Henry Kirby in London -
The volume of syndicated loans issued to Russian borrowers plummeted 75% in one year, according to a note by financial software company Dealogic.
EU- and US-led sanctions against Russian companies appear to be taking their toll, after only four syndicated loan deals were signed with Russian companies so far this year, with a total value of $1.9bn – down from $7.5bn in the same period (January 1 to August 11) in 2014 and over $35bn in 2013.
The sanctions have forced Russia’s hand in turning eastward to China for alternative forms of financing. This is coming at a cost, as planned agreements to unlock Chinese funds for struggling Russian companies will likely rest on a proviso that would see the Russian state acting as guarantor, therefore shouldering the majority of any risk.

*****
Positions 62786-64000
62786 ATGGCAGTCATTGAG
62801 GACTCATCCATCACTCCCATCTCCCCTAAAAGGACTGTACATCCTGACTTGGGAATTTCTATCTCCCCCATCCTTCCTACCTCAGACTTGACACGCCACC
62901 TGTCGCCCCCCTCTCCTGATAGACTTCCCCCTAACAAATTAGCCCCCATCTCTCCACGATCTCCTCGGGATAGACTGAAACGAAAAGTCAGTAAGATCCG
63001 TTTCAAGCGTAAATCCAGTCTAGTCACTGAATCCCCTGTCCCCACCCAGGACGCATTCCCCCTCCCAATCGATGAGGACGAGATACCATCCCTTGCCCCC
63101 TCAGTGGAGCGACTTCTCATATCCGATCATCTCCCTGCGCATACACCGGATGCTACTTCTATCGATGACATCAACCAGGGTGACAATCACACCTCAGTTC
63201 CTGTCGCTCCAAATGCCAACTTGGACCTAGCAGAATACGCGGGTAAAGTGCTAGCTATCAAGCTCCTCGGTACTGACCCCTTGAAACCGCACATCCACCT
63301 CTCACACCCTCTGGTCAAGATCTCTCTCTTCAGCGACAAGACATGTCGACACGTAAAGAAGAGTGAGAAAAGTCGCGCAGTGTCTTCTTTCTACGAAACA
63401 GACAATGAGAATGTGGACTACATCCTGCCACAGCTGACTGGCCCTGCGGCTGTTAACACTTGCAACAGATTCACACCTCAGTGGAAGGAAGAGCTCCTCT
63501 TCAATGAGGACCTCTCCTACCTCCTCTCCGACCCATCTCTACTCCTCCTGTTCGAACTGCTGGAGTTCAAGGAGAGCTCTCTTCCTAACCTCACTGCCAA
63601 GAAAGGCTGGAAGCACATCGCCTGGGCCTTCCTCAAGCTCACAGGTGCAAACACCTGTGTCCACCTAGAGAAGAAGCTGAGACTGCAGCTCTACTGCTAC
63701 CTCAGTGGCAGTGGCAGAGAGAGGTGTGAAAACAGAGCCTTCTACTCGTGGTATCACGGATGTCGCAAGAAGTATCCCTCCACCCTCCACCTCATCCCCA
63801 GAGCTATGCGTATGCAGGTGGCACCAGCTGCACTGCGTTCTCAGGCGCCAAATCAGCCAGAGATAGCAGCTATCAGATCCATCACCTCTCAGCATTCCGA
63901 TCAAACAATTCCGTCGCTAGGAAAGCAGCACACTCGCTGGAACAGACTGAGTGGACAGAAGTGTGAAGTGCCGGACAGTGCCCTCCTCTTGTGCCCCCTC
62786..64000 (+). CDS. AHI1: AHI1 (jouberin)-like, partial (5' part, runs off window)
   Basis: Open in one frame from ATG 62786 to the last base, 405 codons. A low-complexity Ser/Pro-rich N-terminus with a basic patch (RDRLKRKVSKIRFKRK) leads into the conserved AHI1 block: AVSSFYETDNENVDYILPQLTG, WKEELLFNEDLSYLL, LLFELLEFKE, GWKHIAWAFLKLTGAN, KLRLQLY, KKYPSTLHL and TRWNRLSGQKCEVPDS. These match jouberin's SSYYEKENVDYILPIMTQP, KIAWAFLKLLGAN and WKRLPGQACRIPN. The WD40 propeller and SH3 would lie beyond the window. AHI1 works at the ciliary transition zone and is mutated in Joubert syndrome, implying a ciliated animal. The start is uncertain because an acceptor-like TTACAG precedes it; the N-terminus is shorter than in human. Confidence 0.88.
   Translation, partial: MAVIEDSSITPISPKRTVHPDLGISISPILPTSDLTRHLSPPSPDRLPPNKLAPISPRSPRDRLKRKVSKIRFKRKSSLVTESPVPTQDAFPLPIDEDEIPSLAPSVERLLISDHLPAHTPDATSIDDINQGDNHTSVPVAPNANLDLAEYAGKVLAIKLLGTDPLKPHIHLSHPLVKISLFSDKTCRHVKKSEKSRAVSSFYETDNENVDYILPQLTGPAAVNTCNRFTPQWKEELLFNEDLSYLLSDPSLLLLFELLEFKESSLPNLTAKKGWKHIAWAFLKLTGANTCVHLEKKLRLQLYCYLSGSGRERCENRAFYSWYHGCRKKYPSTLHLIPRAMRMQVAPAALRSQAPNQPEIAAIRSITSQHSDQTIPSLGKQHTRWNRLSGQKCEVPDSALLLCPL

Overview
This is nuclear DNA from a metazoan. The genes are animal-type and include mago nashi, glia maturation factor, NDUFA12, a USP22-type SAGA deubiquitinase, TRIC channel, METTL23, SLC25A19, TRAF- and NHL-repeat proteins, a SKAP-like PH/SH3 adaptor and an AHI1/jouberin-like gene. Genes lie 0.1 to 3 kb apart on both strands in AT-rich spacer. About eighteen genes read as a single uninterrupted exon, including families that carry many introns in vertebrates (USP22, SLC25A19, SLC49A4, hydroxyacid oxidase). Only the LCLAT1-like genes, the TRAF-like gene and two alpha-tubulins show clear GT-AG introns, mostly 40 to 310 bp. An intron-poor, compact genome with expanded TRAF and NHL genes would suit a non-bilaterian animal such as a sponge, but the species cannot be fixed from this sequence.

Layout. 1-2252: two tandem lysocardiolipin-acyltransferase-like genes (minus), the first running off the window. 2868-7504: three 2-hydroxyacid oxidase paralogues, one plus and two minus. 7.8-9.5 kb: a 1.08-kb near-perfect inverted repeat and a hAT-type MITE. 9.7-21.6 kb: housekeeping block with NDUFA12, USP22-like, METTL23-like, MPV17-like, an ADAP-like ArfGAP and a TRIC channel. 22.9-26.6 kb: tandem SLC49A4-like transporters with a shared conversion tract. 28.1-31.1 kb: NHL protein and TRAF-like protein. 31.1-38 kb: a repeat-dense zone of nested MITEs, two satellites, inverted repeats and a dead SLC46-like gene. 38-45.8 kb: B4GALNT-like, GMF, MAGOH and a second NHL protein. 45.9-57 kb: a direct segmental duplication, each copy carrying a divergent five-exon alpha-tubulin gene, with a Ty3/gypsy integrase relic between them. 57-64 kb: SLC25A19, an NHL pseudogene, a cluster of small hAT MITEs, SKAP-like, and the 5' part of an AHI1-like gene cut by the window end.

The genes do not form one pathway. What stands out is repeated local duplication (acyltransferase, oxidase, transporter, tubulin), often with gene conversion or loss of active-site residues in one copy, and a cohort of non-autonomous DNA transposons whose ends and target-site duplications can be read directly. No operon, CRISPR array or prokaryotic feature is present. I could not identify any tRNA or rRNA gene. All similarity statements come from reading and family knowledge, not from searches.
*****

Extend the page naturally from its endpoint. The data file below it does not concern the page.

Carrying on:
The difficult borrowing climate that Russian firms face comes at a time of added difficulty, stemming from concurrent falls in oil prices and the value of the ruble, which has led to eight consecutive months of double-digit inflation.
Evidence of Russian corporates’ desperation for access to capital markets can be seen in the sharp increase in corporate bond yields since sanctions were imposed early last year, rocketing more than 25% from 9.6% in March 2014 to 12% at the time of writing.
The turbulent business environment in Russia has also impacted equities, with the dollar-denominated RTS index falling from 1,388 points at the beginning of 2014 to 831.6.
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